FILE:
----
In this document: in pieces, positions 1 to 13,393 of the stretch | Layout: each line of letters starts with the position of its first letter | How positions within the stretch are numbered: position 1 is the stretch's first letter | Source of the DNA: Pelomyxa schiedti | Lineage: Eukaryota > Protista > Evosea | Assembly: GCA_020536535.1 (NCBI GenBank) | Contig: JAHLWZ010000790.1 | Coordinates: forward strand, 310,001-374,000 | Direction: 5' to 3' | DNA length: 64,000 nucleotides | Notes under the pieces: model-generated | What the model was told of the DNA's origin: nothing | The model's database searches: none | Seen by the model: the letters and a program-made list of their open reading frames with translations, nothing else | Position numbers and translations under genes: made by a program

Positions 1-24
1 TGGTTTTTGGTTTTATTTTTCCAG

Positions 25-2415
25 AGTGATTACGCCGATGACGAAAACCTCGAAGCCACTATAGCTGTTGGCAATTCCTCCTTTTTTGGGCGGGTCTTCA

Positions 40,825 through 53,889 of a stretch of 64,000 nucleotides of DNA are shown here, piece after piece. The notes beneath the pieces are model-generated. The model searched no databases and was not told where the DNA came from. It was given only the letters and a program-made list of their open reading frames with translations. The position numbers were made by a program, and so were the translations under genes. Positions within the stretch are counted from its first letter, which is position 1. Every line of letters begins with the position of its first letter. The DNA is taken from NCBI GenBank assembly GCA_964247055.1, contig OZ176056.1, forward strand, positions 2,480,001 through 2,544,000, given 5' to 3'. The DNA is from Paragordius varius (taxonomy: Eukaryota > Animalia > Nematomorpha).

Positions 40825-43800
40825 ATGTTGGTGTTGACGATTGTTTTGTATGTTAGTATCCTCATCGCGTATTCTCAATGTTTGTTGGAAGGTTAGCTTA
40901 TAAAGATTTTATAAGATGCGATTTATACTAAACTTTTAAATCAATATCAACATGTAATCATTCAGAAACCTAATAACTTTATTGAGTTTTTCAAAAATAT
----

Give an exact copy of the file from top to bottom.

In this document: in pieces, positions 1 to 13,393 of the stretch | Layout: each line of letters starts with the position of its first letter | How positions within the stretch are numbered: position 1 is the stretch's first letter | Source of the DNA: Pelomyxa schiedti | Lineage: Eukaryota > Protista > Evosea | Assembly: GCA_020536535.1 (NCBI GenBank) | Contig: JAHLWZ010000790.1 | Coordinates: forward strand, 310,001-374,000 | Direction: 5' to 3' | DNA length: 64,000 nucleotides | Notes under the pieces: model-generated | What the model was told of the DNA's origin: nothing | The model's database searches: none | Seen by the model: the letters and a program-made list of their open reading frames with translations, nothing else | Position numbers and translations under genes: made by a program

Positions 1-24
1 TGGTTTTTGGTTTTATTTTTCCAG

Positions 25-2415
25 AGTGATTACGCCGATGACGAAAACCTCGAAGCCACTATAGCTGTTGGCAATTCCTCCTTTTTTGGGCGGGTCTTCA

Positions 40,825 through 53,889 of a stretch of 64,000 nucleotides of DNA are shown here, piece after piece. The notes beneath the pieces are model-generated. The model searched no databases and was not told where the DNA came from. It was given only the letters and a program-made list of their open reading frames with translations. The position numbers were made by a program, and so were the translations under genes. Positions within the stretch are counted from its first letter, which is position 1. Every line of letters begins with the position of its first letter. The DNA is taken from NCBI GenBank assembly GCA_964247055.1, contig OZ176056.1, forward strand, positions 2,480,001 through 2,544,000, given 5' to 3'. The DNA is from Paragordius varius (taxonomy: Eukaryota > Animalia > Nematomorpha).

Positions 40825-43800
40825 ATGTTGGTGTTGACGATTGTTTTGTATGTTAGTATCCTCATCGCGTATTCTCAATGTTTGTTGGAAGGTTAGCTTA
40901 TAAAGATTTTATAAGATGCGATTTATACTAAACTTTTAAATCAATATCAACATGTAATCATTCAGAAACCTAATAACTTTATTGAGTTTTTCAAAAATAT